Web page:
The meetings-flow approach The concept of the flow of meetings was seen in Chen’s (2009) preliminary work presented in a computing educational conference. 2003. there were about 21 development cycles. the PIMIS instructor decided to use meetings to encourage teamwork and formalize stakeholder participation. The system development would be accomplished in under six months. using the cycle. The student team was further divided into two sub groups: one for leading system implementation and the other for hosting the R&D issues of the project. Gallivan and Keil. the students played the roles of the instructor. the approach comprised of three steps: (1) identifying a cyclic development lifecycle model and the corresponding work breakdown structure (WBS). In communication action research. In the following subsections. scope and total timeframe. 1 illustrates the proposed development model with the relevant work items shown in each development loop.2. Here. 3. Focusing on meetings Software project development relies on human beings in all practical cases. 2002). The upper two levels of WBS refer to the system modules and sets of related functions which are grouped as a development batch. the PIMIS senior project was based on the cyclic development strategy (Hilburn and Humphrey. In other words. In the PIMIS project. it refers to a holistic modeling of substantial teamwork of collaborative development into various functional meetings and the interconnectivities among the meetings. as there were too many group activities during the development. During this game. Aside from administrative and facility problems. ignorance of what other team members are doing. it became imperative to identify which were essential and thus mandatory for the stakeholders. nor has there been a way to define and manage project meetings and further integrate them into a project process to yield a more effective managerial result.. inadequate managerial support. yet timeconsuming project meetings. As the project evolved. The following section explores the project case and introduces the approach by first describing its motivational story.3. including the main goal. There is a lack of insight with regard to long-term planning and the contextual relationships between previous. The corresponding WBS was planned as the project’s development loop. people seemed to spend a great deal of time and effort in numerous scheduled or unscheduled meetings but the results often seemed to be ineffective. Conducting collaborative PIMIS project development P5 3. In the PIMIS case. Acquire & confirm requirements for this cycle Review the system & learned lessons Build the product baseline P4 P1 Schedule time and assign tasks P2 Perform testing & validation P3 Fig. current and future meetings. P0 Charter project infrastructure (the initiating stage) 3. lack of user or stakeholder involvement. the instructor (who) has a participative function (what) entitled “project review” for a student team (whom). 2007. Brown. it became apparent that there were problems with the structures and practices already in situ. It can be seen that the PIMIS team first set up the charter of the project. meetings-flow is not about the micro-level of internal control flow within a meeting. teamwork in meetings enables the participation and interaction of all people involved in a collaborative work and promotes the sharing of inspiration and knowledge (Hass. Meetings are intended to be beneficial. the instructor applied the CRC (Class Responsibility Collaboration) method (Beck and Ward. major problems are (The Standish Group. and is also a critical lesson in the PIMIS project since it depends heavily on teamwork and external stakeholder’s participation.g. the exter- . 3. whose aim was to help in the instruction of student teamwork and to formalize stakeholder participation for the duration of the project. meeting classes were required to identify and establish how the project development was to be implemented and who was to participate in the various activities. Based on this. In the PIMIS project. known issues are that suggestions made during the meeting were not acted upon. or follow-up checks were not properly undertaken.3. current meeting practice does not have a global view of meetings that happen during project development. Special attention is given to the establishment and execution of the meetings-flow in the project case.-Y. (2) defining student-centered functional meeting classes based on the WBS. 2009). Wenger et al.P. Yet managing people is not an easy work. 2002). technical description of the approach is provided. Two types of WBS: procedure-oriented and functional. allowing one or two weeks per cycle. Chong / The Journal of Systems and Software 84 (2011) 479–491 this case study was part of the entire development.3.3. instead. 1. stakeholders included the five-student project team.1. However.482 C. Marchewka. Meetings offer a more formal environment for stakeholders involved in the project. Identify the development model and the WBS. It seems paradoxical that these problems often arise despite the amount of time that the project members spend in meetings. 2006. P. According to some studies. 3. The PIMIS project reconsidered the often ignored. Fig. 1989. In this project. People often focus on local. were used to develop the PIMIS product.. and then broke the project down into smaller components. For example..2.2. organizational communication could be applied to the situations in which students meet in their groups or when external stakeholders participate in the students’ project work. and developed a meetings-flow (MF) approach. the instructor and the representative from ESNE. and (3) organizing the meetings to form the meetings-flow (MF). However. In these contexts. These situations were defined in the project as “planned collaborative or participative functions” (coded as CP functions). Chen. The lower level of the WBS refers to the cyclic development tasks for implementing the function groupings one by one. This study extended the concept to fully develop the meetings-flow approach. By regarding stakeholders as classes. Because senior projects carry risks and can be unstable. current issues and do not take a more global view regarding project development. VER and PMC process areas of CMMI.2. including senior projects. When there is a team or when people are involved. With the development of the WBS. 2001). an in-depth. The cyclic SDLC development model in the PIMIS project.1.3. e. Define the student-centered functional meeting classes. or students’ team-oriented syndromes mentioned earlier. it implemented the PPQA. CP functions were characterized by who performs what CP functions with/to whom. 2002) and conducted a role-playing game to identify substantial CP functions. the 5W1H theory is a structural method to characterize organizational communication (Yoshioka et al.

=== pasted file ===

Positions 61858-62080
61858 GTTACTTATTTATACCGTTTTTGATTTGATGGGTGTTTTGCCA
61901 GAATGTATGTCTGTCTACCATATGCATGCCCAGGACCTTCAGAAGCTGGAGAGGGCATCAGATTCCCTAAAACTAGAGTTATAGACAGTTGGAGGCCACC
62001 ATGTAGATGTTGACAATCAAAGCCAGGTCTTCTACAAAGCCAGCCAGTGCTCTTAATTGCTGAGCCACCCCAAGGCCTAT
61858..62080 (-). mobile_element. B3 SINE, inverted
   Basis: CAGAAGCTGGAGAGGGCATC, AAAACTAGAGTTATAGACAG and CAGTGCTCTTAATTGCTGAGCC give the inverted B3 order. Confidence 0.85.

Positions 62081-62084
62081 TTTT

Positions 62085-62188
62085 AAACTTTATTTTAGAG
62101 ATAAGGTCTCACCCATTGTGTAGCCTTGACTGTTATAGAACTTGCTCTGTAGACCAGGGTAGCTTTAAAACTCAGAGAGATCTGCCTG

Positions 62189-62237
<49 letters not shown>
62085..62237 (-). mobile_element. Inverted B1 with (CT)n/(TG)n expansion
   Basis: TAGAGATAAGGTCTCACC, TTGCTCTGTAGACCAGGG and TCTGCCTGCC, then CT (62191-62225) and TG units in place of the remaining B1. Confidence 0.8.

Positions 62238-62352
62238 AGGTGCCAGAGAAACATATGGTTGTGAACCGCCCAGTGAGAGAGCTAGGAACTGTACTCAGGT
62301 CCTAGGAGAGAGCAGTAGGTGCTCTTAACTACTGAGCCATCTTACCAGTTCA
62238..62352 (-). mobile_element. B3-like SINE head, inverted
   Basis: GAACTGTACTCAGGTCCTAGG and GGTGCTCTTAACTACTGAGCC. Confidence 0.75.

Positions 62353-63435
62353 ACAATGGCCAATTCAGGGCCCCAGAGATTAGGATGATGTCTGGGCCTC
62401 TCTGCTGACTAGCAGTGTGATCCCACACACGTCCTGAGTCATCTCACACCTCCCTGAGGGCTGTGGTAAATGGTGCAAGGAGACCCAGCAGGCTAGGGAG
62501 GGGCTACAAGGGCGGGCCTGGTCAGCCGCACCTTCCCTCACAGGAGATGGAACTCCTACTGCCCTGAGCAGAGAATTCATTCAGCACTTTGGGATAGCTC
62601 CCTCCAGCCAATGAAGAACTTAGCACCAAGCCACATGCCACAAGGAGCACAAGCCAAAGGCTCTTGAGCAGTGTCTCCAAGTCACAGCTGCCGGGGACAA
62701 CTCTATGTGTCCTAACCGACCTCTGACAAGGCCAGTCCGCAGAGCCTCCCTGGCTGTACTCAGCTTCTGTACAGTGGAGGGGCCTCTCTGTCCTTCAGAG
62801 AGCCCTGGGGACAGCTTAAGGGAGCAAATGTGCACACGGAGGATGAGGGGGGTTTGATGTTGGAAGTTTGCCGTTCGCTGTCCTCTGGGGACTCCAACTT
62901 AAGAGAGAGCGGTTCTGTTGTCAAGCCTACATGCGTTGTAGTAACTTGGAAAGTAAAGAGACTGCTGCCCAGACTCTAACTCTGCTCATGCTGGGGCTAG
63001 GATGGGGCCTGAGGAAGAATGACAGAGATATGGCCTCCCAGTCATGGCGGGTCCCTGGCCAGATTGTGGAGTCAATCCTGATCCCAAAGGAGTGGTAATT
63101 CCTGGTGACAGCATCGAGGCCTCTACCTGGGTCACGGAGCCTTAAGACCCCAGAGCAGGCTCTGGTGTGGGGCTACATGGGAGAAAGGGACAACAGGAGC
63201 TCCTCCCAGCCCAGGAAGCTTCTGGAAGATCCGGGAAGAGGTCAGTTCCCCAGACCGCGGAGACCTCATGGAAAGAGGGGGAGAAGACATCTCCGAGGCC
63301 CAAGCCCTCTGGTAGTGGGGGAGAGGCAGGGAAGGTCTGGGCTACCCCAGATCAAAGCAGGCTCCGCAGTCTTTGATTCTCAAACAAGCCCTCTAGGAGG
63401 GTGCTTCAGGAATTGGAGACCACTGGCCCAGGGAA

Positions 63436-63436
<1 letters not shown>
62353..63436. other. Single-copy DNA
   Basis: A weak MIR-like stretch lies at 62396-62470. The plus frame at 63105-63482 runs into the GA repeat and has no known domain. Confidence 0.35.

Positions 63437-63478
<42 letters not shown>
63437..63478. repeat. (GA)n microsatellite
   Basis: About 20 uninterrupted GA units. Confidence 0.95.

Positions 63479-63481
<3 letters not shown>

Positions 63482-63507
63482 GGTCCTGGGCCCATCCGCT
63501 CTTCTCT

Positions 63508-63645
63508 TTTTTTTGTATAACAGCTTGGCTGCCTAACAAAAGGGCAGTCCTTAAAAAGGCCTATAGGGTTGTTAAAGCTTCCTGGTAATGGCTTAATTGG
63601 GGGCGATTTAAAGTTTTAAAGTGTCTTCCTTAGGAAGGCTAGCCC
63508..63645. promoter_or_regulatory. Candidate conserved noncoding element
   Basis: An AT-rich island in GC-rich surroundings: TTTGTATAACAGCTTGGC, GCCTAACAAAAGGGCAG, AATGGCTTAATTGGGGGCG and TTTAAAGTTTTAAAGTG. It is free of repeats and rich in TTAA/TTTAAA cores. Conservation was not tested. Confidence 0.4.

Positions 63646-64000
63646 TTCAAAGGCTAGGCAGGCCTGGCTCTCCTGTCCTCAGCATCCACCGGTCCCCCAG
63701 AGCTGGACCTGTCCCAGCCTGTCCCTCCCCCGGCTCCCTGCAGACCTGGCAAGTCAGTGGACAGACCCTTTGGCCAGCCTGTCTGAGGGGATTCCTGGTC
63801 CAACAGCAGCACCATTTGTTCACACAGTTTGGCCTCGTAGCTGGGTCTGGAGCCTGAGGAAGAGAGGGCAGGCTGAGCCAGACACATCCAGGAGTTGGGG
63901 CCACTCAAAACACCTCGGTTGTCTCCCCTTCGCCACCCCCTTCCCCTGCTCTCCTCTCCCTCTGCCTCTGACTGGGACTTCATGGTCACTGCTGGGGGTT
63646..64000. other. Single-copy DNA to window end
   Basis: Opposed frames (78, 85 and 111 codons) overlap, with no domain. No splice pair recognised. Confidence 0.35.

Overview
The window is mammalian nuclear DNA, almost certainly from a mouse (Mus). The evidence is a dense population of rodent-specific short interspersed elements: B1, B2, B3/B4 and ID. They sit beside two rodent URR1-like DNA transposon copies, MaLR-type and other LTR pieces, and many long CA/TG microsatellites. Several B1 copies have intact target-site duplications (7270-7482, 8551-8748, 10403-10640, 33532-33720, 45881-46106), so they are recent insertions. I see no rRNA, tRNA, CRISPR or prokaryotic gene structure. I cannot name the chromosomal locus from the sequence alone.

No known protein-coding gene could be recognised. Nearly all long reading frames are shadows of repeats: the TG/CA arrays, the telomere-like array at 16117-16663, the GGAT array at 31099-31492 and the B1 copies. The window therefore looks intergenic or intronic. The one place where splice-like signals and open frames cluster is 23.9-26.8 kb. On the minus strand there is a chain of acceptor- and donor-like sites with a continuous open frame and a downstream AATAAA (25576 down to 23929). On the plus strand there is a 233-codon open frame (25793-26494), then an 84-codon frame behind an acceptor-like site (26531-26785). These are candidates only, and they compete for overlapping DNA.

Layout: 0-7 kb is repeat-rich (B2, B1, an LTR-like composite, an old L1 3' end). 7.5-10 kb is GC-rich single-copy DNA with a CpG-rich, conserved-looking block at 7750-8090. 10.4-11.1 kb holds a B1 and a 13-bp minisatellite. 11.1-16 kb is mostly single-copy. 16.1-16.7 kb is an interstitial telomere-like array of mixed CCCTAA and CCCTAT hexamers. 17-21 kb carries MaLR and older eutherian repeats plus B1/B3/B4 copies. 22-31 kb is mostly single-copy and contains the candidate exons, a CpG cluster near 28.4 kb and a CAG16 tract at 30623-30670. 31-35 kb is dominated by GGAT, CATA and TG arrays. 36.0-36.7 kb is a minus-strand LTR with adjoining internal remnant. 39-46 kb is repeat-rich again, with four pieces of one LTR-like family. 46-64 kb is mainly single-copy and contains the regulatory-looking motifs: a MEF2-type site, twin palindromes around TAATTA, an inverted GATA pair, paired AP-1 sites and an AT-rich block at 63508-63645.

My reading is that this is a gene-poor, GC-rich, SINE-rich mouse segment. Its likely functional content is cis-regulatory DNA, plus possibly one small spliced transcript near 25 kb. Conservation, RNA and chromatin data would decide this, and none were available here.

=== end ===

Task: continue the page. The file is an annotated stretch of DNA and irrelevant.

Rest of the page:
activity diagram for the use case. They centered on the student role to discuss the CP functions with other stakeholder roles. Meeting classes Functional descriptions (agenda) CP Review and requirement brainstorming (REQR) The instructor reviews the implementation results for the previous development cycle. C11. sponsoring company Instructor. Secondly. Release product baselines (P4) CP11. Validate the implementation (P1) Student team Student team Student team Instructor Instructor. New requirements for the current cycle are developed and consolidated The team clarifies and discusses how to fulfill the requirements. Table 2 provides a list of the resulting meeting classes inside a development cycle based on the CP functions grouping. and documents) related to the development cycle. Chen.-Y. The instructor then showed a LRC (Linear Responsibility Chart) to the project team to formalize stakeholder participation by assigning their degrees of participation in these meetings. Acquire requirements (P1) CP7. Resolve resources and conflict issues (P1) CP4. Report the progress (P5) CP5. sponsoring company Student team Student team Student team Student team Student team Student team Student team nal stakeholder and the two (development and research) student sub teams. Answer ad hoc company specific questions (P1) CP13. Table 2 Meeting classes in each development cycle. Test and perform peer review (P3) CP10. CP functions are encapsulated as the predefined agenda into a functional meeting class. the game followed a lazy strategy: each role player tried to be as lazy as possible and to persuade other role players to accept the proposed mandatory CP functions in which they should collaborate or participate. Escalate conflicts such as resources and conflicts between the instructor and the company (P5) CP6. Table 1 shows the identified student-centered CP functions resulting from the game playing. They also discuss and finalize the ideas from the INNOV meetings prior to submission at the review meeting (REQR) The team collaboratively builds up a baseline of product content (including code. the PIMIS project grouped these CP functions according to two rules: (1) same stakeholders for different CP functions and (2) the consecutive position of the CP functions on the WBS. This means that when all of the tasks are not addressed in one meeting action (object). In this project. a meeting is not considered to be complete until all of the agenda items have been accomplished. CP13 CP9. Guide project direction (P1) CP3. they are continued in subsequent meetings (instantiated meeting objects for the same meeting type) until all of the tasks are accomplished. the designated members are aware of. meeting classes institutionalized the CP functions in two ways. databases. and schedule the cycle time. P. Confirm the requirements (P1) CP12. Peer review of current cycle documents (e. when meetings are called. use cases. as well as collecting and consolidating possible innovative features in this meeting CP1. CP6 Requirement planning and task assignment meeting (PP) External requirement discussion (REQE) Internal testing and validation meeting (VAL) Configuration control meeting (CM) Innovation brainstorming (INNOV) CP8 CP6. CP4. Chong / The Journal of Systems and Software 84 (2011) 479–491 483 Table 1 Corresponding student-centered CP functions from the WBS of the PIMIS project. Who Course instructor Student team Company stakeholder Participative and collaborative functions (what) Whom CP1. CP7 CP10 CP7 . and provide necessary help mutually prior to the instructor’s review. Assign tasks and obtain commitment (P2) CP9. In this way. CP3. UCD. Web pages. the process.g.P. Brainstorm and consolidate innovative ideas (P1) CP8. In order to model CP functions in meeting classes. CP2.C. To further identify CP functions that are mandatory. CP5. Review the progress (P5) CP2. discusses questions and clarifies the intended environment for the company Team members test the implementation. Firstly. the revised cumulative ERD) is conducted to ensure the consistency between the document and system The research subgroup manages innovative ideas for the project including brainstorming. and familiar with. Table 3 shows the assignment results. CP12. Implementation tasks are assigned and commitments are obtained from each member The instructor confirms the requirements.. to be able to repeat the process.